Arms manufacturers are trying to fend off a new round of defense-budget cuts they fear could result from deficit-reduction talks under way in Washington.
The White House and congressional leaders are deep in negotiations over lifting the federal borrowing limit. Those talks, if successful, are likely to call for trillions of dollars in government spending cuts over the next decade.
Against that background, the Aerospace Industries Association, the defense industry’s main trade group, has launched a push on Capitol Hill to encourage lawmakers to avoid what it sees as potentially drastic cuts in military spending. Association Chief Executive Marion Blakey and senior company officials are meeting with members of Congress this week, as talks continue over the debt plan.
“Industry wants to be responsive to the needs of the government to put us on a sound financial footing,” said Dan Stohr, a spokesman for the association, whose 147 full members include Boeing Co., Lockheed Martin Corp. and Raytheon Co. “But there’s a tradeoff there. And whatever tradeoff needs to be accomplished needs to be very carefully considered.”
Arms suppliers are already worried about the business impact of the wind-down of wars in Iraq and Afghanistan.
The defense industry has seen a series of moves in recent months aimed at reining in defense spending, including a cost-saving drive launched last year by then-Defense Secretary Robert Gates and a White House directive in April to identify an additional $400 billion in security spending cuts over the next 12 years. savings that would largely come from the Pentagon budget.
Michael Herson, president of American Defense International, a defense-industry lobbying firm, said any deficit-reduction agreement “creates another layer of unease” for the industry.
Adding to the uncertainty, support for defense from traditionally hawkish Republicans appears to be wavering, Mr. Herson added.
“It is no surprise that congressional Democrats have been pushing for defense cuts, but the Republicans have been pushing for deeper-than-expected defense cuts in an apparent effort to show that they are willing to sacrifice one of their core principles in order to attack the budget deficit,” he said.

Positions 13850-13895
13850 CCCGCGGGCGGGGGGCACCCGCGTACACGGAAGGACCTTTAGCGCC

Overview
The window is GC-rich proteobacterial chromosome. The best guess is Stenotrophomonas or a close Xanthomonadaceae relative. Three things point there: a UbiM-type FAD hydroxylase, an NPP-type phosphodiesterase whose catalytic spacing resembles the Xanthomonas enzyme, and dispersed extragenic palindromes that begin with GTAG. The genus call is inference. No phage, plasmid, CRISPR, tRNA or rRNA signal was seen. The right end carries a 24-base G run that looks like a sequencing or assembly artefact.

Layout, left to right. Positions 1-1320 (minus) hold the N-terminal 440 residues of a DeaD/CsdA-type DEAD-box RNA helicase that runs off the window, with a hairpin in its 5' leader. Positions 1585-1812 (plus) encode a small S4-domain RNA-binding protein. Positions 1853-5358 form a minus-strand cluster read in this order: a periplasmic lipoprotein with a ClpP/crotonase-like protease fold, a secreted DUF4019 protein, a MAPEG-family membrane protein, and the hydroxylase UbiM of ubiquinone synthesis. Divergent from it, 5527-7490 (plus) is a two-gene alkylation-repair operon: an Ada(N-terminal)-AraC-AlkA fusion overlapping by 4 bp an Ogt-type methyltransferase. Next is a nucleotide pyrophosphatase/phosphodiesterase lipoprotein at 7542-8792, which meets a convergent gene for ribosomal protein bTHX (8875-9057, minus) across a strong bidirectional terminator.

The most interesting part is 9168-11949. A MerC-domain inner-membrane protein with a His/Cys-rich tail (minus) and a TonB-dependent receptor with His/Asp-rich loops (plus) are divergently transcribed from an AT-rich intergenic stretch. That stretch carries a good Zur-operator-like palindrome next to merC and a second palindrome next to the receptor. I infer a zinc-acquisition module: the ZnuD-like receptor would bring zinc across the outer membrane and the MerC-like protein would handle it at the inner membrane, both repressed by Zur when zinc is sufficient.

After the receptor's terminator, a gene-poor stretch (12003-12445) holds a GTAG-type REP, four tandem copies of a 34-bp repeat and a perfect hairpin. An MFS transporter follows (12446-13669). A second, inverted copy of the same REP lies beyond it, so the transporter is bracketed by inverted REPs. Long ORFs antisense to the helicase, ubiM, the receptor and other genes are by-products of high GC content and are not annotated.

Not all in the industry are pessimistic. “I think the debt is going to force good things, just as the ending of the Cold War forced the rationalization of the military,” said an industry insider. “The debt crisis is going to force us to rationalize the military. What is wrong with that?”
Another defense-industry lobbyist predicted cuts would be “substantial.” Republicans, he added, have “drawn sharp lines with increasing taxes but they are not going to go absolute on defense.”
Some defense executives expect Senate appropriators to unveil reductions to the administration’s fiscal 2012 defense-budget request in September.
“People are concerned, but the people who are most concerned are the people with new starts,” said a defense-industry executive, referring to companies that hope to win contracts for brand-new weapons programs.
Adding to the industry’s pessimism is a sense that defense projects are no longer sacrosanct on Capitol Hill. In a statement posted Tuesday on the social-networking site Twitter, Sen. John McCain (R., Ariz.), the ranking member of the Armed Services Committee, blasted the management of the F-35 Joint Strike Fighter, the Pentagon’s most expensive procurement program. Cost overruns on the jet, he said, were “outrageous.”
A defense official said the Pentagon was “making the necessary adjustments to cover the bills” for the fighter program, without asking for additional money from Congress.
By Nathan Hodge
July 14, 2011